The decision to protest is strategic: an individual's participation is a function of her beliefs about others' turnout. Models of protest often assume strategic complementarity; however, the challenge of collective action suggests strategic substitutability. Cantoni, Yang, Yuchtman, and Zhang conduct the first field experiment directly manipulating individuals' beliefs about others' protest participation, in the context of Hong Kong's pro-democracy movement. The researchers elicit university students' planned participation in an upcoming protest and their prior beliefs about others' participation, in an incentivized manner. One day before the protest, they randomly provide a subset of subjects with truthful information about others' protest plans, and elicit posterior beliefs about protest turnout, again in an incentivized manner. This allows the researchers to identify the causal effects of positively and negatively updated beliefs about others' protest participation on subjects' turnout. They consistently find evidence of strategic substitutes. Analysis of control group subjects and survey evidence reinforce the experimental findings.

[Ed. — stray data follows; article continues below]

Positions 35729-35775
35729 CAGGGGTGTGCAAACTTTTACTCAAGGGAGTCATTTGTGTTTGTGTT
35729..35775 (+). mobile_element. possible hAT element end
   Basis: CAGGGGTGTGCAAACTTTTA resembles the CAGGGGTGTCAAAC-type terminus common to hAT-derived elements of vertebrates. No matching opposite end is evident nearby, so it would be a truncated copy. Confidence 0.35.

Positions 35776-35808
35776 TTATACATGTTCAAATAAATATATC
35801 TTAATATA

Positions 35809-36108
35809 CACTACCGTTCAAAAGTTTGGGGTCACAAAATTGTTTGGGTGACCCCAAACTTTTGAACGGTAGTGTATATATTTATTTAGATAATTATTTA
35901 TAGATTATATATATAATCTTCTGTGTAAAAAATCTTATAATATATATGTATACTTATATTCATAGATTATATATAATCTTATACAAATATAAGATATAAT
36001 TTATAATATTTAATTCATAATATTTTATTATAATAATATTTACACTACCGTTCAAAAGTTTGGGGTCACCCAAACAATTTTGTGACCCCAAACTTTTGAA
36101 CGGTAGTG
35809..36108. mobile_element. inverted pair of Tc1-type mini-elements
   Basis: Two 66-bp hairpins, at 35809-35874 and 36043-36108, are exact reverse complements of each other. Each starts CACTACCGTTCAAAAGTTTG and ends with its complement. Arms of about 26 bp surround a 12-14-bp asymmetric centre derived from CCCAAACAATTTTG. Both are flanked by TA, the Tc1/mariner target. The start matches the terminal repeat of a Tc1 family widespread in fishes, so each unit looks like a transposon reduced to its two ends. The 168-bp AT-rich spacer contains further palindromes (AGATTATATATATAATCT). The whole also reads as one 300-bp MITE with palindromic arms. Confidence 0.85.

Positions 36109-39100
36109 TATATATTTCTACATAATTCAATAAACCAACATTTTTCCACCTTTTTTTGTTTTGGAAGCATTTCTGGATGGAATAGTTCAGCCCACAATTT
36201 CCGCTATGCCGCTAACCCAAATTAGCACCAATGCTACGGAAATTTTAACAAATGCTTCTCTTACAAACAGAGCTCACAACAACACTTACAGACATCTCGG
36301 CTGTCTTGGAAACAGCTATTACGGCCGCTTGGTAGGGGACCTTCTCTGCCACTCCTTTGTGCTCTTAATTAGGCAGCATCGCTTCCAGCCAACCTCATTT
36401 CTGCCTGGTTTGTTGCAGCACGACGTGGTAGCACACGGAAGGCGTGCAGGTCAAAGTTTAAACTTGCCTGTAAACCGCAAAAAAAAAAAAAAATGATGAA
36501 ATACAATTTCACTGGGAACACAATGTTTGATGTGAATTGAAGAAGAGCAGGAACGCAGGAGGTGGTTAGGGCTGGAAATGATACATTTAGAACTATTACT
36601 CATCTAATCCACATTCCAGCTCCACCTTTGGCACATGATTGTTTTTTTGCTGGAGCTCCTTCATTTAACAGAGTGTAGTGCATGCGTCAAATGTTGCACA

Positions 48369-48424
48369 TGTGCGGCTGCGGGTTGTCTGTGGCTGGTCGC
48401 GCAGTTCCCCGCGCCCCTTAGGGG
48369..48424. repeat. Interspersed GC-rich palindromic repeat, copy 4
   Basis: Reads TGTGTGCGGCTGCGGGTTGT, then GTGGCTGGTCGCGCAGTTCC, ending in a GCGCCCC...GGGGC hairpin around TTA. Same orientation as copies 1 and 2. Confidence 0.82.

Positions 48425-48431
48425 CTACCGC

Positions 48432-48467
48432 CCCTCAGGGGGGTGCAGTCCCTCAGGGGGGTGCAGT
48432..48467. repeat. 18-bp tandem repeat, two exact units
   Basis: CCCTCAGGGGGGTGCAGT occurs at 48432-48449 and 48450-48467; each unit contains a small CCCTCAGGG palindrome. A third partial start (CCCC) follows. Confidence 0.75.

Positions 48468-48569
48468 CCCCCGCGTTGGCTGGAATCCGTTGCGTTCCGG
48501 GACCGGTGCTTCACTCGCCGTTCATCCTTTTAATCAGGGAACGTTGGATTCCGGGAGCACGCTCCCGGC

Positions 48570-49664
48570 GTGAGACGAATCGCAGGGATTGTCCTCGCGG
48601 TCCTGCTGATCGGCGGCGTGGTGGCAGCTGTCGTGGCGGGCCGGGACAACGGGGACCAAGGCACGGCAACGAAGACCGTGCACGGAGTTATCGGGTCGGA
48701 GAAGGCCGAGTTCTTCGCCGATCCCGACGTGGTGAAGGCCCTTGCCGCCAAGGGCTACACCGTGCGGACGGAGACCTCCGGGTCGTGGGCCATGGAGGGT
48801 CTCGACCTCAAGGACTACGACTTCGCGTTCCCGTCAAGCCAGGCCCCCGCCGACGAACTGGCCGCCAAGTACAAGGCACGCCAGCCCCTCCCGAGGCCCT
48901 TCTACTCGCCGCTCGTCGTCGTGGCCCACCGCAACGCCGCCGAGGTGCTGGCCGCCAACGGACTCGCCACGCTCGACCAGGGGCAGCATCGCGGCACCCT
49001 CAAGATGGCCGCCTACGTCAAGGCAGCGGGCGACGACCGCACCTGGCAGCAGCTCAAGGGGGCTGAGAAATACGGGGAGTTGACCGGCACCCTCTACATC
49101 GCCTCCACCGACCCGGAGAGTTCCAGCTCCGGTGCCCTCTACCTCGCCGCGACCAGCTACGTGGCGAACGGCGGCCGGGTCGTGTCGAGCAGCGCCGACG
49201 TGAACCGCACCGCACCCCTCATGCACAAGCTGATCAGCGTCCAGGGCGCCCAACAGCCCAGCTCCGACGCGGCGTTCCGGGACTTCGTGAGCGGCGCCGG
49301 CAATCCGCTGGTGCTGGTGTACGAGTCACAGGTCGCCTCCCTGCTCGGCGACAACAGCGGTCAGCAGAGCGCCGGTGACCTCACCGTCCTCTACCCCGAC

Xiaoxue Zhao, Yale University, and Yu Liu, Fudan University